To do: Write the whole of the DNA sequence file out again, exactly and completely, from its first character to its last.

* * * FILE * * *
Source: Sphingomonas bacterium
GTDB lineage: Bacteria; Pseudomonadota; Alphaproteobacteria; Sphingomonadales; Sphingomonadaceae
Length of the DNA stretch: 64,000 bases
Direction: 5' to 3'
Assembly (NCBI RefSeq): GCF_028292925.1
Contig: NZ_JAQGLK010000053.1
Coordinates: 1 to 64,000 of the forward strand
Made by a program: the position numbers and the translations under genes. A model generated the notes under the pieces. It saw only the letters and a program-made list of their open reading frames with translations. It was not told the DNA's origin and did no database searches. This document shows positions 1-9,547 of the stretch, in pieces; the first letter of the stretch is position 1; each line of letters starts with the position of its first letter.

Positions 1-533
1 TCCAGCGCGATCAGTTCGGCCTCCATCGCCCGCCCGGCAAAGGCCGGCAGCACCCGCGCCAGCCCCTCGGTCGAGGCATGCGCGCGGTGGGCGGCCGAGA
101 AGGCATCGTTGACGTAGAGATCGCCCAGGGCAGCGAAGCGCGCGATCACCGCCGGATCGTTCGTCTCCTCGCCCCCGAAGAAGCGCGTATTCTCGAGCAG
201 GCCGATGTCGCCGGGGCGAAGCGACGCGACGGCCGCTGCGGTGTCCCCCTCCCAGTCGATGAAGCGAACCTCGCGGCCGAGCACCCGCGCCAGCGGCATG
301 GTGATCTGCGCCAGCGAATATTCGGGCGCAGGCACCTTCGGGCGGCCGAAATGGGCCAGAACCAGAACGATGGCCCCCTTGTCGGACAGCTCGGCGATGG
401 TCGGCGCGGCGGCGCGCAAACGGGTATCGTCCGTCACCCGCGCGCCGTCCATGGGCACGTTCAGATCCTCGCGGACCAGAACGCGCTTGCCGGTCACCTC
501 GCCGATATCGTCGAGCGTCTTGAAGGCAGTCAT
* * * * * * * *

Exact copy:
Source: Sphingomonas bacterium
GTDB lineage: Bacteria; Pseudomonadota; Alphaproteobacteria; Sphingomonadales; Sphingomonadaceae
Length of the DNA stretch: 64,000 bases
Direction: 5' to 3'
Assembly (NCBI RefSeq): GCF_028292925.1
Contig: NZ_JAQGLK010000053.1
Coordinates: 1 to 64,000 of the forward strand
Made by a program: the position numbers and the translations under genes. A model generated the notes under the pieces. It saw only the letters and a program-made list of their open reading frames with translations. It was not told the DNA's origin and did no database searches. This document shows positions 1-9,547 of the stretch, in pieces; the first letter of the stretch is position 1; each line of letters starts with the position of its first letter.

Positions 1-533
1 TCCAGCGCGATCAGTTCGGCCTCCATCGCCCGCCCGGCAAAGGCCGGCAGCACCCGCGCCAGCCCCTCGGTCGAGGCATGCGCGCGGTGGGCGGCCGAGA
101 AGGCATCGTTGACGTAGAGATCGCCCAGGGCAGCGAAGCGCGCGATCACCGCCGGATCGTTCGTCTCCTCGCCCCCGAAGAAGCGCGTATTCTCGAGCAG
201 GCCGATGTCGCCGGGGCGAAGCGACGCGACGGCCGCTGCGGTGTCCCCCTCCCAGTCGATGAAGCGAACCTCGCGGCCGAGCACCCGCGCCAGCGGCATG
301 GTGATCTGCGCCAGCGAATATTCGGGCGCAGGCACCTTCGGGCGGCCGAAATGGGCCAGAACCAGAACGATGGCCCCCTTGTCGGACAGCTCGGCGATGG
401 TCGGCGCGGCGGCGCGCAAACGGGTATCGTCCGTCACCCGCGCGCCGTCCATGGGCACGTTCAGATCCTCGCGGACCAGAACGCGCTTGCCGGTCACCTC
501 GCCGATATCGTCGAGCGTCTTGAAGGCAGTCAT